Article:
us to be able to help find their families if they died," said Dr. Mahmoud
Kubisi, a general surgeon at the 450-bed Karameh Teaching Hospital in the
city center.More than a month after the war's end, Baghdad bears ubiquitous
reminders of its dead. Hand-lettered death notices -- black banners printed
in yellow and white -- flutter from trees, walls and lampposts, growing more
faded each day. "In the name of God the merciful, and in accordance with
God's will ..." most begin, going on to list the victim's name and briefly
describe how he or she died.
For each of the conflict's dead, grief has spread widening ripples through
the capital, where about one-fifth of Iraq's 24 million people live.
"Our home is an empty place," said 72-year-old Saler Hamzeh Ali Moussawi,
72, the patriarch of a family from the south of Baghdad that lost 11 of its
members, ranging in age from 16 to 50, in a single catastrophic blow April
7 when their minivan was apparently hit by a U.S. tank shell. Family members
recovered the badly decomposed bodies four days later.
"We who are left are like wild animals -- all we can do is cry out and
cry out," said Moussawi, his lined face contorted with sorrow.
Most of Baghdad's hospitals managed to stay open throughout the fighting
and its aftermath, although looting forced about half a dozen to temporarily
close. As the dead and wounded poured in, conditions became more and more
"The whole hospital was the emergency room," Dr. Bashir Mohammed Bashir,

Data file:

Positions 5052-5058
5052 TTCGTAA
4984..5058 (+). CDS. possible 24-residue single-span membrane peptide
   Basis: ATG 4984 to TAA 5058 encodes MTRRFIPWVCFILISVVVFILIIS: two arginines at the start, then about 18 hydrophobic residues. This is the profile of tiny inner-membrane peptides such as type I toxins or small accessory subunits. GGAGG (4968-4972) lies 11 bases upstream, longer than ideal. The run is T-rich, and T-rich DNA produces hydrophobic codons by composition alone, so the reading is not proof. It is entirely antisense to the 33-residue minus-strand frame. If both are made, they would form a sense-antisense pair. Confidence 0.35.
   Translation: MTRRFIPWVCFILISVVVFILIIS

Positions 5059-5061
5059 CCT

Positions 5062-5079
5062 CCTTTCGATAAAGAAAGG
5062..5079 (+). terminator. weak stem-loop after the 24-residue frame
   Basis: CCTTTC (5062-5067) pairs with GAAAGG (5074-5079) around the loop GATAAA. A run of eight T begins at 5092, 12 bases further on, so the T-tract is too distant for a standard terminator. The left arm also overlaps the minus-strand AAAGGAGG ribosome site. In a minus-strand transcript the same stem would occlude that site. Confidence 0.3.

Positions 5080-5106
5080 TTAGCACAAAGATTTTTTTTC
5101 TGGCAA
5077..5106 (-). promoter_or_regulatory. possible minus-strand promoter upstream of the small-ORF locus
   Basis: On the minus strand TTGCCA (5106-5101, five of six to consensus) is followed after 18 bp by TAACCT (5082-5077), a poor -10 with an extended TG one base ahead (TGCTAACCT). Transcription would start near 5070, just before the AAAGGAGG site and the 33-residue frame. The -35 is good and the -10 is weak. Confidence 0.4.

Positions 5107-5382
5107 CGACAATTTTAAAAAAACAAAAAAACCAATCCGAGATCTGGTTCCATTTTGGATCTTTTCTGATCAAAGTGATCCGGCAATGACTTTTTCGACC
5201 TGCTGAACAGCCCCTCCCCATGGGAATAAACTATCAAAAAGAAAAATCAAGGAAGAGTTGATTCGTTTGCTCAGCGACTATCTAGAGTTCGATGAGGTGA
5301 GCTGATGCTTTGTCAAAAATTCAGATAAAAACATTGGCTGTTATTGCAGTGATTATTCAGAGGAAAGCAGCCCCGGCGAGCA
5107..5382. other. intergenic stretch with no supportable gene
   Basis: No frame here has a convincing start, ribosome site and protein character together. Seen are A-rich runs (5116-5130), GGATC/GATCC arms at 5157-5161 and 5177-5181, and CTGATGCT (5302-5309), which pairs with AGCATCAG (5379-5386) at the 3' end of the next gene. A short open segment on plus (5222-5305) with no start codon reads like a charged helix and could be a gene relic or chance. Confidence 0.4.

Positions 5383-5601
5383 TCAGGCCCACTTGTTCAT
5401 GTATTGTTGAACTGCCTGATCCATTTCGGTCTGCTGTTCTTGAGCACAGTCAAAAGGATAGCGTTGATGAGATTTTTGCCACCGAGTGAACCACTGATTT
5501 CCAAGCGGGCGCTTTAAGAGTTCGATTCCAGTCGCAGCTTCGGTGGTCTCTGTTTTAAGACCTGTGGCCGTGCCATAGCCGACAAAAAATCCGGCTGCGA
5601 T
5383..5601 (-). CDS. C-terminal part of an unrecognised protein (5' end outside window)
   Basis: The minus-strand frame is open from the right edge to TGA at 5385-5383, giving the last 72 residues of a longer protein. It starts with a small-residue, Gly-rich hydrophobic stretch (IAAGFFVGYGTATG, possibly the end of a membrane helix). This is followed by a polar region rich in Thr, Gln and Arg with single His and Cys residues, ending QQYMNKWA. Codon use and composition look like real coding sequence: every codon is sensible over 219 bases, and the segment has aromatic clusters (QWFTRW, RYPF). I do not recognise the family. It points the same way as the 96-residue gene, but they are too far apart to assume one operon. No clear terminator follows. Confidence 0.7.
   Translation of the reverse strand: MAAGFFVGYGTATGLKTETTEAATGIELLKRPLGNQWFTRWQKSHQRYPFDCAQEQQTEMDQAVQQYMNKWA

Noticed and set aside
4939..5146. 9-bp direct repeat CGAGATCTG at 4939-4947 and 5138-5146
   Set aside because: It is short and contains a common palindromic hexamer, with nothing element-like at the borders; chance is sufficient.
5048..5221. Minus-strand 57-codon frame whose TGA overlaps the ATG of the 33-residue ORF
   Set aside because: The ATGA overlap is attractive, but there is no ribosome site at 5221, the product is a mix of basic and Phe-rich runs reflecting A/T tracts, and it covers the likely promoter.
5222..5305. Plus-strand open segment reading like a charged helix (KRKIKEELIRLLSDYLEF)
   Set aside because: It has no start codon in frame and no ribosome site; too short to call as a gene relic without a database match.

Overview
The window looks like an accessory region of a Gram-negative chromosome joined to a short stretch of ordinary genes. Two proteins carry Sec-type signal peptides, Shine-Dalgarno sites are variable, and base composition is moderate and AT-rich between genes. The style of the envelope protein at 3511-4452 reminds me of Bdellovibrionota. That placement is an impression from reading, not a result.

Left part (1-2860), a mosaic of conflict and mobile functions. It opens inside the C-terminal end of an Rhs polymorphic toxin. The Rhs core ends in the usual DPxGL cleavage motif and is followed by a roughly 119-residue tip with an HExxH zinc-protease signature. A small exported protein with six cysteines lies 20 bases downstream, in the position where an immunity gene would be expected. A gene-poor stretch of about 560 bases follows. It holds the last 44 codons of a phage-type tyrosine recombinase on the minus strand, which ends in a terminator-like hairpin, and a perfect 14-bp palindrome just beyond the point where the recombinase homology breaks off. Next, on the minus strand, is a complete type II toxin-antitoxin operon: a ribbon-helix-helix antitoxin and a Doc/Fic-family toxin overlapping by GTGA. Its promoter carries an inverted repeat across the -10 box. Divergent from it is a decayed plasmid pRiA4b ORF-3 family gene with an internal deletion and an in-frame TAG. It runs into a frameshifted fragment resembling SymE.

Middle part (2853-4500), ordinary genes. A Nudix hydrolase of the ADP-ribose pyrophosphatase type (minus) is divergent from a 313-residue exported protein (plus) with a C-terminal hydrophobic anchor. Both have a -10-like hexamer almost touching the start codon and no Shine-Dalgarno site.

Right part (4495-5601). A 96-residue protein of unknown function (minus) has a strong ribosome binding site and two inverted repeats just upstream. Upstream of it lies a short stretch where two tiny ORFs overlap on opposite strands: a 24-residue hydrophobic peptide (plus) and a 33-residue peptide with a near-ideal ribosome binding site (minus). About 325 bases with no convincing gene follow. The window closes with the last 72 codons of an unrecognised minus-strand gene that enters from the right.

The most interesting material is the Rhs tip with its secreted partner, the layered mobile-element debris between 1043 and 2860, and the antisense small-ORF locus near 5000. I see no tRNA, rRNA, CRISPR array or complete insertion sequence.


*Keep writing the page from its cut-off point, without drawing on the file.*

director of emergency medicine at Kindi General Hospital. "The nature of
injuries was so severe -- one body without a head, someone else with their
abdomen ripped open.... Human beings are so frail in the face of these weapons
Baghdad's many smaller specialty hospitals -- for eye surgery, neurology,
obstetrics and plastic surgery -- were pressed into wartime service as emergency
clinics. Dr. Mahmoud Jasim Ali, an obstetrician at Habibi Hospital, recounted
delivering a baby by caesarean section, and barely waiting to hear her first
cry before rushing to attend to a screaming man whose arm had been blown
In some cases, records at Baghdad hospitals were incomplete. In others,
details were withheld by Iraqi authorities, or by what passes for authority
in the power vacuum left by the fall of Saddam Hussein's regime.
In the poor district formerly called Saddam City but now known as Sadr
City, permission from a powerful Shiite Muslim sheik was required for a journalist
to visit the neighborhood's four hospitals. At one of them, statisticians
reported that the sheik's aides had already confiscated the records.
At Mansour Hospital, in the sprawling four-hospital complex known as
Medical City in central Baghdad, doctors claimed that U.S. troops had removed
their casualty records. American soldiers in the area confirmed that they
had confiscated some weapons but denied seizing hospital documents.
The statistical departments of several Baghdad hospitals were left in
disarray by looters who swept through the city after its fall. However, hospital
staff members managed to reassemble data based on hurried notes made by emergency
doctors and nurses, patient charts and tallies kept by morgue attendants.
In as many cases as possible, The Times examined original handwritten
records -- stacks of death certificates and long lists of carefully inked